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The relationship between anthropologists’ ethnographic investigations and the lived social worlds in which these originate is a fundamental issue for anthropology. Where some claim that only native voices may offer authentic accounts of culture and hence that ethnographers are only ever interpreters of it, others point out that anthropologists are, themselves, implanted within specific cultural contexts which generate particular kinds of theoretical discussions. The contributors to this volume reject the premise that ethnographer and informant occupy different and incommensurable “cultural worlds.” Instead they investigate the relationship between culture, context, and anthropologists’ models and accounts in new ways. In doing so, they offer fresh insights into this key area of anthropological research.
This book brings together multidisciplinarity, desirability and possibility of consilience of borderline studies which are topically diverse and methodologically innovative. It includes contemporary tribal issues within anthropology and other disciplines. In addition, the chapters underline the analytical sophistication, theoretical soundness and empirical grounding in the area of emerging core perspectives in tribal studies. The volume alludes to the emergence of tribal studies as an independent academic discipline of its own rights. It offers the opportunity to consider the entire intellectual enterprise of understanding disciplinary and interdisciplinary dualism, to move beyond interdisciplinarity of the science-humanities divide and to conceptualise a core of theoretical perspectives in tribal studies. The book proves an indispensable reference point for those interested in studying tribes in general and who are engaged in the process of developing tribal studies as a discipline in particular.
Conflicting parties worldwide increasingly use the Internet in a strategic way, and struggles carried out on a local level achieve a new dimension. This new kind of medialization results in a conflict's expansion into global cyberspace. Based on ethnographic research on the online activities of Christian and Muslim actors in the Moluccan conflict (1999–2003), this study investigates processes of identity construction, community building and evolving conflict dynamics on the Internet. In contributing to conflict and Internet research, this study paves the way for a new cyberanthropology. A newly added epilogue outlines the directions in which the situation in the Moluccas has continued and discusses the advances and developments of theoretical and methodological concerns presented in the 2005 German edition.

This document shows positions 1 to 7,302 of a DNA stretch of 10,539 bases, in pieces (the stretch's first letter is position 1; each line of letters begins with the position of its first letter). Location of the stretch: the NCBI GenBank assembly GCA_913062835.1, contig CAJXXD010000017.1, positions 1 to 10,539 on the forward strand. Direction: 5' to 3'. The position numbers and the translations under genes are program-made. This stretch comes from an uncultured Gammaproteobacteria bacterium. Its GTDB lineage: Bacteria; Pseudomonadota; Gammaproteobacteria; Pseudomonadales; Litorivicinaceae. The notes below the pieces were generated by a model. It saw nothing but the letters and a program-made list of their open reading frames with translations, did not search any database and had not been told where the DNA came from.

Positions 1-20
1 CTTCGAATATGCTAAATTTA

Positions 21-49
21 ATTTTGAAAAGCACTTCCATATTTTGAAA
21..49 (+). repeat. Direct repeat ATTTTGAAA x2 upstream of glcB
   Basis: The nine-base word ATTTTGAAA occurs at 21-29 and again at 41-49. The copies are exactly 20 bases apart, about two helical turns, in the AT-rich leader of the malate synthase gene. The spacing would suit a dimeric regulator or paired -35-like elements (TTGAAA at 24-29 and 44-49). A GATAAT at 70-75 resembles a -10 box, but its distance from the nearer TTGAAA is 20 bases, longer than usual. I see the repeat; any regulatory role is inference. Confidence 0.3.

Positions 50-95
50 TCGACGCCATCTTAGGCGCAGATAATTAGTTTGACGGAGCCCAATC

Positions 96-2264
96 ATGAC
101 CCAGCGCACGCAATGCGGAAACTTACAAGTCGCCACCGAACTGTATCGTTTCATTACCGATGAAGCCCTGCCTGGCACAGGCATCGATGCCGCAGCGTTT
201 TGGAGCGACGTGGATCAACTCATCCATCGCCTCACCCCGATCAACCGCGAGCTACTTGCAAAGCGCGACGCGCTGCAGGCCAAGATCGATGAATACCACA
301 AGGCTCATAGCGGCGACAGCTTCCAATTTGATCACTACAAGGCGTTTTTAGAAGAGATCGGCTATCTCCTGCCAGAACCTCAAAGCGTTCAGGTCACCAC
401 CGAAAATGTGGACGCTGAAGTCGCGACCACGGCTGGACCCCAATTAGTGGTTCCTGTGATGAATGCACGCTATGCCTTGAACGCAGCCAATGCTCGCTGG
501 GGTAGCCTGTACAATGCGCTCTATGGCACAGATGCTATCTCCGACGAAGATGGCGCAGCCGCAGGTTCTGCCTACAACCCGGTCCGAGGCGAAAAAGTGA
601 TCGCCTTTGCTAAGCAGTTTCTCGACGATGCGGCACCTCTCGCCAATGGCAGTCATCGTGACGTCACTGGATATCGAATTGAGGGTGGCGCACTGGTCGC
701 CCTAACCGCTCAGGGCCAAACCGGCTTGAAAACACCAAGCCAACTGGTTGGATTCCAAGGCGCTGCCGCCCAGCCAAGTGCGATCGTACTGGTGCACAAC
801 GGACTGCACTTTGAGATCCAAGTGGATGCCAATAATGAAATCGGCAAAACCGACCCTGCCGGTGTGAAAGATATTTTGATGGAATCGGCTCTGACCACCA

What role should students take in shaping their education, their university, and the wider society? These questions have assumed new importance in recent years as universities are reformed to become more competitive in the “global knowledge economy.” With Denmark as the prism, this book shows how negotiations over student participation — influenced by demands for efficiency, flexibility, and student-centered education — reflect broader concerns about democracy and citizen participation in increasingly neoliberalised states. Combining anthropological and historical research, Gritt B. Nielsen develops a novel approach to the study of policy processes and opens a timely discussion about the kinds of future citizens who will emerge from current reforms.

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